The overall philosophy of Parasyte continues to develop in this second episode.
The episode has three reocurring lines- Migi says “I only value my own life” and he also tells Shinichi that “Humans are the real demons”. His friend and potential lover Satomi also asks him “You are Izumi Shinichi-kun, right?”.
These statements seem crucial to the show being crafted. We see Shinichi go through his regular school day, except this time, he has Migi. While being better at sports, he’s running into a few problems. His apology to Satomi for grabbing her breasts in the last episode is undercut by Migi suddenly flailing about and suddenly revealing himself in a not-so-subtle metaphor for a boner. In the bathroom, Migi even directly tries to give Shinichi an erection out of ‘curiosity’. Someone who likes Satomi also tries to fight Shinichi, seeing him as a rival, but Migi steps in when Shinichi is pushed to the edge of his temper. Puberty seems to be at the forefront of the episode, especially at the beginning, and even by the end we also see how Shinichi has become a more brave, perhaps even more aggressive person.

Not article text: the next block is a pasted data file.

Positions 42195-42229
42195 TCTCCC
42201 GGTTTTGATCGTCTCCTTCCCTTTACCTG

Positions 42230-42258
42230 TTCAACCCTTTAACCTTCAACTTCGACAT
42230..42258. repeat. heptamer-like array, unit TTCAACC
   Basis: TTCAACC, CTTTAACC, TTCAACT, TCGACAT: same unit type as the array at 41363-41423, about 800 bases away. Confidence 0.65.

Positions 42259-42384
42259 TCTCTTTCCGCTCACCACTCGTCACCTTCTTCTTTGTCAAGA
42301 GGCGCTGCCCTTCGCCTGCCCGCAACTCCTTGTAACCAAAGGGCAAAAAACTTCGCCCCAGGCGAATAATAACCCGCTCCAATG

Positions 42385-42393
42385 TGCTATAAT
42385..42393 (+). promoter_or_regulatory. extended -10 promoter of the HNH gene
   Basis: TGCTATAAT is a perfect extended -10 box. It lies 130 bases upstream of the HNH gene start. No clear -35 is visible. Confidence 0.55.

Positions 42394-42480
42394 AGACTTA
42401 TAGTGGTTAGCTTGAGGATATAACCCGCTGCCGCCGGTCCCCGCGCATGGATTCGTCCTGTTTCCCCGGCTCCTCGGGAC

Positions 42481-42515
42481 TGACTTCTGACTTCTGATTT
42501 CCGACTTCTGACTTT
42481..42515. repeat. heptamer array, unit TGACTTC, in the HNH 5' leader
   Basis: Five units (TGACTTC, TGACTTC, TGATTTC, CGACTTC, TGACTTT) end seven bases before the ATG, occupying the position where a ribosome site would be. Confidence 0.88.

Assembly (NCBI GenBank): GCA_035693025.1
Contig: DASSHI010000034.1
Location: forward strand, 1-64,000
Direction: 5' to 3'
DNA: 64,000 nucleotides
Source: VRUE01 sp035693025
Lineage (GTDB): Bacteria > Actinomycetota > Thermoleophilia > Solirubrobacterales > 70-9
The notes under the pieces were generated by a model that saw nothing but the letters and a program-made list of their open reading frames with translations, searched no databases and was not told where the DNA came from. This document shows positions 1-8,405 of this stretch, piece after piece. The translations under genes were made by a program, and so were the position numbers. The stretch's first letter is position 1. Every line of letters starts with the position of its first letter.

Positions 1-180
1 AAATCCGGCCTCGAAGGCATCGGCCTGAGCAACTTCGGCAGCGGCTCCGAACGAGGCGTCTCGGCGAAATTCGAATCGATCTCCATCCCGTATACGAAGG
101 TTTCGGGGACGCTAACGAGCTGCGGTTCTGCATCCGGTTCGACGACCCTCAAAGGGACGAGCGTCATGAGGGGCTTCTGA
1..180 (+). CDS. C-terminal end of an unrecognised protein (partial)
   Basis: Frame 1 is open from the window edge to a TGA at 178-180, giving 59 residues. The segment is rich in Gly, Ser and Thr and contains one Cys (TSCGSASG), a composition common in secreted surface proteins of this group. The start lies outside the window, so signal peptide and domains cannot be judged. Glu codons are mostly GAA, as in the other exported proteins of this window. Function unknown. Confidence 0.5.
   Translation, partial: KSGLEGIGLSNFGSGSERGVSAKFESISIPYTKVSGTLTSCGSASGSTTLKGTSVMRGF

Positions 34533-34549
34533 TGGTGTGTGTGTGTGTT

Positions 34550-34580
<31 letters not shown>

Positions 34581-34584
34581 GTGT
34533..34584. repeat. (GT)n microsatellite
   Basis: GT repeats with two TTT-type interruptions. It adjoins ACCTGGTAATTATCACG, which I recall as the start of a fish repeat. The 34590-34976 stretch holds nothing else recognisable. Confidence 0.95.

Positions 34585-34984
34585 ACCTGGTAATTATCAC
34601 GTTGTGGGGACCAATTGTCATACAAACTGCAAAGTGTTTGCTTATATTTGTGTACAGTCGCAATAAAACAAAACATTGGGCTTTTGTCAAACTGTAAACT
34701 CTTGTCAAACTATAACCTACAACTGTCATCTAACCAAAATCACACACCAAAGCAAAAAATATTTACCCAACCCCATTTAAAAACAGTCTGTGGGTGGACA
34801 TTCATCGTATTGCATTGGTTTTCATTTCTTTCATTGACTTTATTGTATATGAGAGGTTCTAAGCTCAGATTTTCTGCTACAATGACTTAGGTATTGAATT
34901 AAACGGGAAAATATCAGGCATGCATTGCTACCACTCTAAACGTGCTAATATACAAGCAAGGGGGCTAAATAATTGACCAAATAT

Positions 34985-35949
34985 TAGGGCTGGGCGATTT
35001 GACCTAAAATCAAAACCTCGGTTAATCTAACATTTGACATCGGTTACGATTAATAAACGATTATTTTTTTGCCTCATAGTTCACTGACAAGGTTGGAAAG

Migi himself seems to have other things on his mind. While never directly stated, likely because Migi would currently never admit to it, it seems the parasite has an interest in Shinichi’s life and worldview. In relation to the very real danger posed by other parasites, he seems unconcerned with the lives of humans. Apparently, he doesn’t even seem to care much for Shinichi either, and only protects his life to protect his own. Shinichi does call Migi a demon, but even then, the creature only seems confused that Shinichi wouldn’t consider humans to be the more demon-like of the two species. Parasites are primarily cannibals that usually only eat the same species as their host (for whatever reason) but humans eat a huge variety of living things except for themselves. We destroy more lives, is his point. However, Migi still seems to be interested in Shinichi on a more personal level, when he chooses to not take the risk of killing Shinichi and migrating bodies, even though it may have been more beneficial for Migi.
In some respects, I do think this ties into the puberty metaphor, too. For example, Shinichi now finds that he has human rivals, a male competing for love. Migi’s line of reasoning could be seen as Shinichi’s internal struggle, trying to figure out how he’s supposed to deal with his peers. The decision he ultimately makes, however, lies contradictory to Migi. He wants to protect mankind, not take advantage of it. By the end of the episode, he’s protecting animals from needless abuse, too. But Migi is still in his hand, and Shinichi is still growing more aggressive. Satomi can tell.
This line also gave me a chuckle.